|Abstract / Summary|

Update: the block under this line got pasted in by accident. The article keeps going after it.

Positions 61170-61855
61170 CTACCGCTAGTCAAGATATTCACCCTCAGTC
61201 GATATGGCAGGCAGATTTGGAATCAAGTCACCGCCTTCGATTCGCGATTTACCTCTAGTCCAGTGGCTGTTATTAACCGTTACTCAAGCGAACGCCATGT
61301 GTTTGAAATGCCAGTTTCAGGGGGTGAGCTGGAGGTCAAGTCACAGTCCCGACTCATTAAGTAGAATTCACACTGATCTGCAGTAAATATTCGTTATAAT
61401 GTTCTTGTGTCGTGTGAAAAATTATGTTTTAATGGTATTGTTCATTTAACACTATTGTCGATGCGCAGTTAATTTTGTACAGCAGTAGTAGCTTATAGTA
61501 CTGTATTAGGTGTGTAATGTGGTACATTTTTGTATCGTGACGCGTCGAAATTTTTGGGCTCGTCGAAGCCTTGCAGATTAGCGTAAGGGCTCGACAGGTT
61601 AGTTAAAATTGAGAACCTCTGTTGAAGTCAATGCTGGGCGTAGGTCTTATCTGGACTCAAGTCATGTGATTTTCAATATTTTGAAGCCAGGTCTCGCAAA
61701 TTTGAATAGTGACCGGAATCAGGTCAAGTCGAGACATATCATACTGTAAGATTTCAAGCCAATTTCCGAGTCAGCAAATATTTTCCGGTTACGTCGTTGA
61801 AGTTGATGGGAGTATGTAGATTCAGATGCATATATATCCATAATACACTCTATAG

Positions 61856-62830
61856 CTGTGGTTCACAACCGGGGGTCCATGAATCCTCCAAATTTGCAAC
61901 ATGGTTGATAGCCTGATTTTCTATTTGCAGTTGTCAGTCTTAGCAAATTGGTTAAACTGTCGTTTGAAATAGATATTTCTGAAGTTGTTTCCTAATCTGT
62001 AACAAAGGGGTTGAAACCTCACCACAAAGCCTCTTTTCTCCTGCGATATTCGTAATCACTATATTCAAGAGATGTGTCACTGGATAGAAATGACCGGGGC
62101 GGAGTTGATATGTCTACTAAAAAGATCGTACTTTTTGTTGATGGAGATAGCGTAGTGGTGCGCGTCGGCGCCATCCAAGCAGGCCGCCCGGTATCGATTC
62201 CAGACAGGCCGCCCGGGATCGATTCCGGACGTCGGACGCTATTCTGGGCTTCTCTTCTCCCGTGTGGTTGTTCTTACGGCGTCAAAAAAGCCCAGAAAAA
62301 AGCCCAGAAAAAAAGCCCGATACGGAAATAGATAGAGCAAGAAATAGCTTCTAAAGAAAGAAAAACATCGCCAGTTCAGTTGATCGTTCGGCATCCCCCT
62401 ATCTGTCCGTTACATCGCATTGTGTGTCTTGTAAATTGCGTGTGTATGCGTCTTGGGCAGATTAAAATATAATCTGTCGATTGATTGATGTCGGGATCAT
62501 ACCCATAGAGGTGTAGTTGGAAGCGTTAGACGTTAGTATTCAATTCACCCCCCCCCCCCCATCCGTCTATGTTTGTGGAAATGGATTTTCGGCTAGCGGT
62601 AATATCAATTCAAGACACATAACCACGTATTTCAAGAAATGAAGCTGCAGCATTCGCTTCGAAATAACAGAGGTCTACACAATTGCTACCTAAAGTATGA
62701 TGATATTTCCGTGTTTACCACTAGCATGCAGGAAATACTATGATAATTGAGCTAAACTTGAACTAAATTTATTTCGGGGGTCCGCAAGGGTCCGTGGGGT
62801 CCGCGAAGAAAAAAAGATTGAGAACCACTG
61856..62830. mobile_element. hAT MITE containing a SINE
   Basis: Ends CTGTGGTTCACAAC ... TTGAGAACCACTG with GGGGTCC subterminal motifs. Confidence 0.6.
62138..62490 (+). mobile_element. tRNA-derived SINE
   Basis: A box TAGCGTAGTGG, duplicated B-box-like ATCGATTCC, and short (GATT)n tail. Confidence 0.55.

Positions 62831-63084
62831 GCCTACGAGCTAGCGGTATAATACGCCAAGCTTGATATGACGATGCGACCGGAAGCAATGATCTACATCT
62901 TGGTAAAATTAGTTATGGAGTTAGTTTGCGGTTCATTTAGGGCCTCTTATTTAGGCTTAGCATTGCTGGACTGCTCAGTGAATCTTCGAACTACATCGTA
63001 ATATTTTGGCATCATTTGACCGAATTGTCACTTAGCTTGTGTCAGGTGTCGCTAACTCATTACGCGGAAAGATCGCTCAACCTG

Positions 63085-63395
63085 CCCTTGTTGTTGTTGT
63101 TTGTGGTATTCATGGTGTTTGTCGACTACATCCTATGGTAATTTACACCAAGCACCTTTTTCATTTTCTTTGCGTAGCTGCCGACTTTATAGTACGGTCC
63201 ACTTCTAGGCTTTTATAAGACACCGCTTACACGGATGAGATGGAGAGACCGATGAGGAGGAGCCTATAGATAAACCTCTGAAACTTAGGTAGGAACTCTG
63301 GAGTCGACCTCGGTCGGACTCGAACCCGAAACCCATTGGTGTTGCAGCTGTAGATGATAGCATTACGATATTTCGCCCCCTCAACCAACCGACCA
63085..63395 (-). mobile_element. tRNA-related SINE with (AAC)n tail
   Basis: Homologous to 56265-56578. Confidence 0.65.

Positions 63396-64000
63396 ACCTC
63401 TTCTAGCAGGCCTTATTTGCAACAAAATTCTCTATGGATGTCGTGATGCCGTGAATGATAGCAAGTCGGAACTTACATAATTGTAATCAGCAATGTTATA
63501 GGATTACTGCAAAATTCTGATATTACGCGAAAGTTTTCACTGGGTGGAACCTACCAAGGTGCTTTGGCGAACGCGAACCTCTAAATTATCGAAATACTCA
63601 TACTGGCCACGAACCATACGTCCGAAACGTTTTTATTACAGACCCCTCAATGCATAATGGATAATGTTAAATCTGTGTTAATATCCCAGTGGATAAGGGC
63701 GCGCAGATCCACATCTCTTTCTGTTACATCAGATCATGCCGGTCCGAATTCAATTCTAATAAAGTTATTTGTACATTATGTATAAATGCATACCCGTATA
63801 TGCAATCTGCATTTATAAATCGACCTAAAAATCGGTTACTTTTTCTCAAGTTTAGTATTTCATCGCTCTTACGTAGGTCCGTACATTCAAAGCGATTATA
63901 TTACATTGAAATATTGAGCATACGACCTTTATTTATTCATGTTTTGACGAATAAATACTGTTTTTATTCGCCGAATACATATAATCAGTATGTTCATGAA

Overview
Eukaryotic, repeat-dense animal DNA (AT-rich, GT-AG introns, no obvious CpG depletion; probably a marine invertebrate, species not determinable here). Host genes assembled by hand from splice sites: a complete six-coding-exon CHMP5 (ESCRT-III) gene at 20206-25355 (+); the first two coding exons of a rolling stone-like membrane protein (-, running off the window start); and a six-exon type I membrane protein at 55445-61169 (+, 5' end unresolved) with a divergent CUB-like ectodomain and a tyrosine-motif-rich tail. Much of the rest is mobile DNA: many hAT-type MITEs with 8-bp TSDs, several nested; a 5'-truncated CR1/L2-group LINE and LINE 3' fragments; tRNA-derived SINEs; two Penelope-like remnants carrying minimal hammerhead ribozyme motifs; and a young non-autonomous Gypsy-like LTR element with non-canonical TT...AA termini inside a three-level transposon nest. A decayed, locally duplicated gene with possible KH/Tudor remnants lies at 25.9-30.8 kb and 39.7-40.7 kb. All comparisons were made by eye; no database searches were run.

Clinical studies have characterized the early changes in plasma concentrations of Gc-globulin and gelsolin after severe injury: 1. The circulating levels of both proteins are significantly reduced shortly after trauma compared to normal controls. Furthermore the complex formation between Gc-globulin and actin is increased indicating a specific load on the Extracellular Actin Scavenger System. 2. The changes of Gc-globulin resemble that of an acute phase reactant, with an initial decrease followed by supra-normal levels the first week after injury and major surgery. 3. Admission plasma levels of Gc-globulin correlates with the subsequent development of organ dysfunction and survival. 4. The plasma levels of Gc-globulin and gelsolin in an animal burn injury model, resembles those seen after severe injury. Conclusions and futures studies In conclusion, significant new knowledge about the proteins of the EASS in the pathophysiological processes taking place after severe trauma, has been established. Initially, changes in circulating levels of Gc-globulin and gelsolin have been described in patients with fulminant hepatic failure, but within the last five years a number of studies have documented that early changes in the concentration of the proteins are predictive of prognosis after severe injury, both regarding survival and development of organ dysfunction. Experimental studies have supported the clinical findings, and indicated the possibility of a therapeutic use of gelsolin to attenuate the degree of pulmonary injury, but further experimental studies are needed to produce more detailed information about the kinetics of the two proteins after severe injury. In the near future experimental studies with infusion of Gc-globulin are realistic.